Bridges in Ohio
Bridges in Kentucky
Bridges in Indiana
Bridges in Pennsylvania
Bridges in New York
Bridges in New England
A Few Bridges in Georgia
Bridges in Canada
Some European Covered Bridges
Bridges in New York State
Both natives of New York (New
York City and Long Island), Traug and Eileen Keller made
frequent trips back to their home state.
Click on a bridge image to view the photo
in its full size.
"Cemetery Bridge" in Rensselaer County, New York, over
the B&M Railroad tracks at 101st Street in Troy. Built
in 1885, photographdc on August 10, 1062. 90 feet in
length. The bridge is now gone
- no word on the railroad tracks!
graceful covered bridge in Wyoming County, New York,
east of Cowlesville over the Cayuga Creek. Built 1874,
photographed on August 7th, 1957. 81 feet in length.
The bridge was lost to arson in
Place" bridge about 3 miles south of Arkville in
Delaware County, New York over Dry Brook. Built in 1906.
63 feet in length. Photographed on February 21, 1955.
The bridge is gone.
Dunraven Station Bridge, west of Margaretville in
Delaware County, New York, over the East Branch of the
Delaware River. Built in 1870 using Town Lattice Truss
method. 126 feet in length. Photographed on February 21,
1955. Removed in the 1960s to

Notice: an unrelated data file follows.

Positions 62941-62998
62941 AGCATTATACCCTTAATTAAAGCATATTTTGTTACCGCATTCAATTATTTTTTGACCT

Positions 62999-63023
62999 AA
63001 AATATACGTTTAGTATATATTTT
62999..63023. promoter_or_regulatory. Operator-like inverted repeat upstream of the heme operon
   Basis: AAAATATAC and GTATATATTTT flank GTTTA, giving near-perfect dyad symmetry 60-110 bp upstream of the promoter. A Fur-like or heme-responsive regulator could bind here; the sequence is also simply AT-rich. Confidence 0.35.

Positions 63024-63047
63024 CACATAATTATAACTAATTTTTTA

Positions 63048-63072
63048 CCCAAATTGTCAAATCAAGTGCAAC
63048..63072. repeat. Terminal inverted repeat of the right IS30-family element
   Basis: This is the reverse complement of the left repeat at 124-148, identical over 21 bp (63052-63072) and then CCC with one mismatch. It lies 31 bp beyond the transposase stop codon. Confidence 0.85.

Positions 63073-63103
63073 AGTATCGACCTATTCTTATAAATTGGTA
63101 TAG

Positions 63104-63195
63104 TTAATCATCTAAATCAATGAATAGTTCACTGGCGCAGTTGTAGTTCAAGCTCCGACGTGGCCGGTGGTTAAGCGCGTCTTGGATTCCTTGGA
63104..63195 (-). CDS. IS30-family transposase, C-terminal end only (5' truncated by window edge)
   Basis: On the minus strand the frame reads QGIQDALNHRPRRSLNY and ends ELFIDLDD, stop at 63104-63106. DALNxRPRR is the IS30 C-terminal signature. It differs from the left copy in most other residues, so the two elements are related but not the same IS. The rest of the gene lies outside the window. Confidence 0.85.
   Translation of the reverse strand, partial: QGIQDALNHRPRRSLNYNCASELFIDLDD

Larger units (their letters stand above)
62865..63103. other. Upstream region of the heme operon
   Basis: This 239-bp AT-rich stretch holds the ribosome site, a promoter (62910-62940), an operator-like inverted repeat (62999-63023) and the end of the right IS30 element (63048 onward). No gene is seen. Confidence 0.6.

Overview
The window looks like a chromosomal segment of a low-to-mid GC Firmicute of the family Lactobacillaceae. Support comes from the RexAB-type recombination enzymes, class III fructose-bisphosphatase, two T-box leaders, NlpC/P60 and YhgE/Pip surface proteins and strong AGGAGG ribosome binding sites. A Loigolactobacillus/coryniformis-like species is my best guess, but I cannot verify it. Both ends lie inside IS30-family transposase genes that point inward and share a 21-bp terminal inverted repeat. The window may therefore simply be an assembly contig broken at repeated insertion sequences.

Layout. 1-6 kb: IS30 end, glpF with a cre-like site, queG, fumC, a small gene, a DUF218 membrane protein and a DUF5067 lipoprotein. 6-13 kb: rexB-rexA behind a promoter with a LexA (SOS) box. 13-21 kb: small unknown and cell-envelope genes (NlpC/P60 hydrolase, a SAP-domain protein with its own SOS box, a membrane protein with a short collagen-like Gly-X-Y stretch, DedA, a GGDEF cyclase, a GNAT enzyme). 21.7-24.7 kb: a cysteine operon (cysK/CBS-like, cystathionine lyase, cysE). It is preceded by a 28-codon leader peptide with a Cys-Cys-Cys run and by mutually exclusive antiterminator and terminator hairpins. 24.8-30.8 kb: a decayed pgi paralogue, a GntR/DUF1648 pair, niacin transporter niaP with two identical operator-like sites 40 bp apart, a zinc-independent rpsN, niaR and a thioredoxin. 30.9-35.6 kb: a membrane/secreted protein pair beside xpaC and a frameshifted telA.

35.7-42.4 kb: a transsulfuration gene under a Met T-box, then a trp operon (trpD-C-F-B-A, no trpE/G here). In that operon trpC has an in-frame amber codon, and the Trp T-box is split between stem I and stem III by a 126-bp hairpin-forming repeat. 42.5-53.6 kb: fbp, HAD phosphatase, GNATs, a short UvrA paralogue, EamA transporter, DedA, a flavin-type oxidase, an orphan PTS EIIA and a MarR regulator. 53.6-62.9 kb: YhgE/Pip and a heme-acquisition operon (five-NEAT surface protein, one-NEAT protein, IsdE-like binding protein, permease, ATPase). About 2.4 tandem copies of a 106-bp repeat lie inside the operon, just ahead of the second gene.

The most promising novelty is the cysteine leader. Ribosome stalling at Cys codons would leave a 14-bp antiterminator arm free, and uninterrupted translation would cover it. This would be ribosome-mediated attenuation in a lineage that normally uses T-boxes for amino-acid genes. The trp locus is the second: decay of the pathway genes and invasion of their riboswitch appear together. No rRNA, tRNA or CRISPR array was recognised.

make way for the Pepacton Reservoir, an expansion of the
New York City water supply.
covered bridge over Dry Brook, 1-1/2 miles sough of
Seager, Ulster County, New York. Just 36 feet in length.
Built in 1906, photographed on February 21, 1944.
The bridge is now gone.
interior of the bridge pictured above.
covered bridge in Washington County, New York, in
Shusman over Batten Kill. Town Truss construction, with
a center pier. Built in 1858;datephotographed was not
recorded. The bridge is still in
place, but has been bypassed and is now a covered bridge
covered bridge in Sullivan County, New York, called the
"Van Tran Flat Bridge" over Willowemoc Creek. North of
Livingston Manor, about 1 mile, turn left. Town Truss
with arch bracing. Photographed on September 30, 1958
while under repair by the Sullivan County Highway
Department. The bridge is still
there, briefly visible from Route 17 (the Southern Tier